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Background: Detection of a retrovirus, xenotropic murine leukemia virus-related virus (XMRV), has recently been reported in 67% of patients with chronic fatigue syndrome.
We have studied a total of 170 samples from chronic fatigue syndrome patients from two UK cohorts and 395 controls for evidence of XMRV infection by looking either for the presence of viral nucleic acids using quantitative PCR (limit of detection less than 16 viral copies) or for the presence of serological responses using a virus neutralization assay.
Results: We have not identified XMRV DNA in any samples by PCR (0/299). Some serum samples showed XMRV neutralizing activity (26/565), but only one of these positive sera came from a CFS patient.
Most of the positive sera were also able to neutralize MLV particles pseudotyped with envelope proteins from other viruses, including vesicular stomatitis virus, indicating significant cross-reactivity in serological responses. Four positive samples were specific for XMRV.
Conclusions: No association between XMRV infection and CFS was observed in the samples tested, either by PCR or serological methodologies. The non-specific neutralization observed in multiple serum samples suggests that it is unlikely that these responses were elicited by XMRV and highlights the danger of over-estimating XMRV frequency based on serological assays.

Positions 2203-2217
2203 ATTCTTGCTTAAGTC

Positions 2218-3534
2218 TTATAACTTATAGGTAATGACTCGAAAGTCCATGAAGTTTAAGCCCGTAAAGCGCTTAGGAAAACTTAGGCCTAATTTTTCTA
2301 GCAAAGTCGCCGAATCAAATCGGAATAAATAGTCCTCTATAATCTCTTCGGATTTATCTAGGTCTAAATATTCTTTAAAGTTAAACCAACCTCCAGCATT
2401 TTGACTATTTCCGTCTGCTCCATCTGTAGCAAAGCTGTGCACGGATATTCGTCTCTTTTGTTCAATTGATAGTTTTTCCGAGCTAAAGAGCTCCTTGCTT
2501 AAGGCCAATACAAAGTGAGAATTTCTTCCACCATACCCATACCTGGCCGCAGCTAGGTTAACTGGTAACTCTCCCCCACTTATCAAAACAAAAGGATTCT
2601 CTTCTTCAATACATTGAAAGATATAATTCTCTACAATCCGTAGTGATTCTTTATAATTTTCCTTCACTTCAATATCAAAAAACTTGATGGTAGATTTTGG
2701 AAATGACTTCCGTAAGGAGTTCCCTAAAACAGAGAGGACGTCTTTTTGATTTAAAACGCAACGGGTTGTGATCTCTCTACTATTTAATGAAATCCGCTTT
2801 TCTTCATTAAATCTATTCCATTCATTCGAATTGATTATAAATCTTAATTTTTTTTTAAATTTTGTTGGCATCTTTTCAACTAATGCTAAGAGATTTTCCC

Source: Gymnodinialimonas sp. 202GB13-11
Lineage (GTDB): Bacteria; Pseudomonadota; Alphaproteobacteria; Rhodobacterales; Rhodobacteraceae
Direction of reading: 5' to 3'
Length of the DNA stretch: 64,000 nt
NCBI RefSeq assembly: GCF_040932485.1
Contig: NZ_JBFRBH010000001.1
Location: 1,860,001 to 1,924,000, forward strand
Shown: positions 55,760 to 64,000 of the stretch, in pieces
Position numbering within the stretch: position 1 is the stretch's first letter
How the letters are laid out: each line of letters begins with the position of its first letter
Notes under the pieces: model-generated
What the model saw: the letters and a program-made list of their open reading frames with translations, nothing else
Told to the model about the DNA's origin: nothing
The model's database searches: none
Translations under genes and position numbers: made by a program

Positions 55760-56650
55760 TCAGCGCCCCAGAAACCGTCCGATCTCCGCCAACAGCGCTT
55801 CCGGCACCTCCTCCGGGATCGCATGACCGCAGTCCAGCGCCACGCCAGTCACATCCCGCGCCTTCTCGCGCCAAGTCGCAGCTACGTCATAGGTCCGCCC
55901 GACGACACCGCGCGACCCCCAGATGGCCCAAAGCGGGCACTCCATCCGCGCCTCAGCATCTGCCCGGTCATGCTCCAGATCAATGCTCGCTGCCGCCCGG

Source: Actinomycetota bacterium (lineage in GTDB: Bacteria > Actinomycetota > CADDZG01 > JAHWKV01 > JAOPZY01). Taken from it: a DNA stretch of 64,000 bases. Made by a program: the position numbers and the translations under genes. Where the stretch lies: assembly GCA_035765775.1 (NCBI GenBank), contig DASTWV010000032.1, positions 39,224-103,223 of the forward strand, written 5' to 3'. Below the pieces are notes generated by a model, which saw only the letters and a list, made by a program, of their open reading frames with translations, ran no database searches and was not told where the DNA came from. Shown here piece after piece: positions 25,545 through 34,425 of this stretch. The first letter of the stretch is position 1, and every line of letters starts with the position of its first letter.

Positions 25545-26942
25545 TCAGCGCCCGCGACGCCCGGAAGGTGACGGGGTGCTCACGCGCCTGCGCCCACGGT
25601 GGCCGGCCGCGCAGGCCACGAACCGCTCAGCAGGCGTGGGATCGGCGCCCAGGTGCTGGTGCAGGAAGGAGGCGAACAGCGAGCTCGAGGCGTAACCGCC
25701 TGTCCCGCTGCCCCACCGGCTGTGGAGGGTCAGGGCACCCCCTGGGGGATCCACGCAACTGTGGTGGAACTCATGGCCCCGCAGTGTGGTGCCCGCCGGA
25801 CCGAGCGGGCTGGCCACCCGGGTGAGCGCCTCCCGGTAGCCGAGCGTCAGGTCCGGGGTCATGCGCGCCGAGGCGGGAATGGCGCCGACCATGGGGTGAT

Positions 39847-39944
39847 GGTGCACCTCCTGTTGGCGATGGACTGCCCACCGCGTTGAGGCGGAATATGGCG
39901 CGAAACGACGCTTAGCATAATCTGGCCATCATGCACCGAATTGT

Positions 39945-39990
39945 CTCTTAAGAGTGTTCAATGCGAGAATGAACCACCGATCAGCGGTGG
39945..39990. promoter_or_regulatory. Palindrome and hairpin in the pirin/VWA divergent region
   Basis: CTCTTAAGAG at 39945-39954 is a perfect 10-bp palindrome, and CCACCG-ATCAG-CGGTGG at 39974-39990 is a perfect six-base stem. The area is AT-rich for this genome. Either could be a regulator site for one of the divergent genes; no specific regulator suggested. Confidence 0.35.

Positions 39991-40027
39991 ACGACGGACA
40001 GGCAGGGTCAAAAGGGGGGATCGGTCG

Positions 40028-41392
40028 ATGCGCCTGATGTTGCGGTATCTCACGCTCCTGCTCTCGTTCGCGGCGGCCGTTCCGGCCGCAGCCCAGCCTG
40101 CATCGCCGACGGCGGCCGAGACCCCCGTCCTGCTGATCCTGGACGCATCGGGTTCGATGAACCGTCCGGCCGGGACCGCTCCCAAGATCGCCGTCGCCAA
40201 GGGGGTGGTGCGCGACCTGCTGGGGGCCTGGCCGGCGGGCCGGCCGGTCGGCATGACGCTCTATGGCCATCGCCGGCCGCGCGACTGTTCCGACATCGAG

In spite of this, we believe that the detection of neutralizing activity that did not inhibit VSV-G pseudotyped MLV in at least four human serum samples indicates that:
• XMRV infection may occur in the general population,
• Although with currently uncertain outcomes.
Source: Retrovirology, Feb 15, 2010. DOI: 10.1186/1742-4690-7-10, by Groom HCT, Bocherit VC, Makinson K, Randal E, Baptista S, Hagan S, Gow JW, Mattes FM, Breuer J, Kerr JR, Stoye JP, Bishop KN. Division of Virology, MRC National Institute for Medical Research, London; CFS Group, Division of Cellular & Molecular Medicine, St. George's University of London; Center for Forensic Investigation, Glasgow Caledonian University, Glasgow; Department of Virology, Barts and The London NHS trust, London; Division of Infection and Immunity, University College London, UK. [Email: firstname.lastname@example.org; email@example.com]